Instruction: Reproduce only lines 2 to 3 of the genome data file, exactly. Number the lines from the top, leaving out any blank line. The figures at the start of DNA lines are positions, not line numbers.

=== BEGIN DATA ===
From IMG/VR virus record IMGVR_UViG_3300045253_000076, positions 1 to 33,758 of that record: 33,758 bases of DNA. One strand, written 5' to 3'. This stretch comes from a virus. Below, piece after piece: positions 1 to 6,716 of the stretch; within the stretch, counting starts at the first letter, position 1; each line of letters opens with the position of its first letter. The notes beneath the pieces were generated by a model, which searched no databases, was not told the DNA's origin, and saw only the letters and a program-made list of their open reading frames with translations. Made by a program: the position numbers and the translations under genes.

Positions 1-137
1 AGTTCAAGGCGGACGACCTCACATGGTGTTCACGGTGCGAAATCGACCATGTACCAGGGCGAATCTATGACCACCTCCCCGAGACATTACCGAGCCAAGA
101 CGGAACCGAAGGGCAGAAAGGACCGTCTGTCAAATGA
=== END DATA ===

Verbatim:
Positions 1-137
1 AGTTCAAGGCGGACGACCTCACATGGTGTTCACGGTGCGAAATCGACCATGTACCAGGGCGAATCTATGACCACCTCCCCGAGACATTACCGAGCCAAGA